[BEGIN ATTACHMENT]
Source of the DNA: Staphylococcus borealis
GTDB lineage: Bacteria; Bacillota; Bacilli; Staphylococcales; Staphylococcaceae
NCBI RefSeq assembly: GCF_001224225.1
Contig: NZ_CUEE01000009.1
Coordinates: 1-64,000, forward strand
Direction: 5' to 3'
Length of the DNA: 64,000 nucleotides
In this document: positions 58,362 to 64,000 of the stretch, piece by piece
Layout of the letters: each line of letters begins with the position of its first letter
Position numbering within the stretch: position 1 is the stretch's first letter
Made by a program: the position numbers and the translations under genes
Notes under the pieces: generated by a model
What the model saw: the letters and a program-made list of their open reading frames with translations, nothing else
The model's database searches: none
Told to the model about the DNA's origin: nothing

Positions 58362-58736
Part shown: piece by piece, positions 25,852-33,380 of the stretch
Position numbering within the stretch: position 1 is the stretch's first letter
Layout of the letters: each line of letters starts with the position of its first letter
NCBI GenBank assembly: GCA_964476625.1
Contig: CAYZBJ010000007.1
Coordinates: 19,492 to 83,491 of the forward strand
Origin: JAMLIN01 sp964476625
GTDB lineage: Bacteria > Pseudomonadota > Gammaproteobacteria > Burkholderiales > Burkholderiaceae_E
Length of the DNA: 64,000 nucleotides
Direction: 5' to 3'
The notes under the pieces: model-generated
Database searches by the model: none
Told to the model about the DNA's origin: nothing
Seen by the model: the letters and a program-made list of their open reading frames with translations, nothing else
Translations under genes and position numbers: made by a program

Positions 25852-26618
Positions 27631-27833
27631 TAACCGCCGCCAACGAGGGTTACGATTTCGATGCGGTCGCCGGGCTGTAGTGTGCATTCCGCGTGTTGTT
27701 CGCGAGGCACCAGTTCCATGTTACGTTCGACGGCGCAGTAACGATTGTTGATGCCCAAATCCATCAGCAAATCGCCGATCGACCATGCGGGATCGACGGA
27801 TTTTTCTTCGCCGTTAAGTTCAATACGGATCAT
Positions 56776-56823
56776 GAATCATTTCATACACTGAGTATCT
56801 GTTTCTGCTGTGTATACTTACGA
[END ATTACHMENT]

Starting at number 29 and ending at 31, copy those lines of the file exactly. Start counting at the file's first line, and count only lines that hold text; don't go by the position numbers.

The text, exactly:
Told to the model about the DNA's origin: nothing
Seen by the model: the letters and a program-made list of their open reading frames with translations, nothing else
Translations under genes and position numbers: made by a program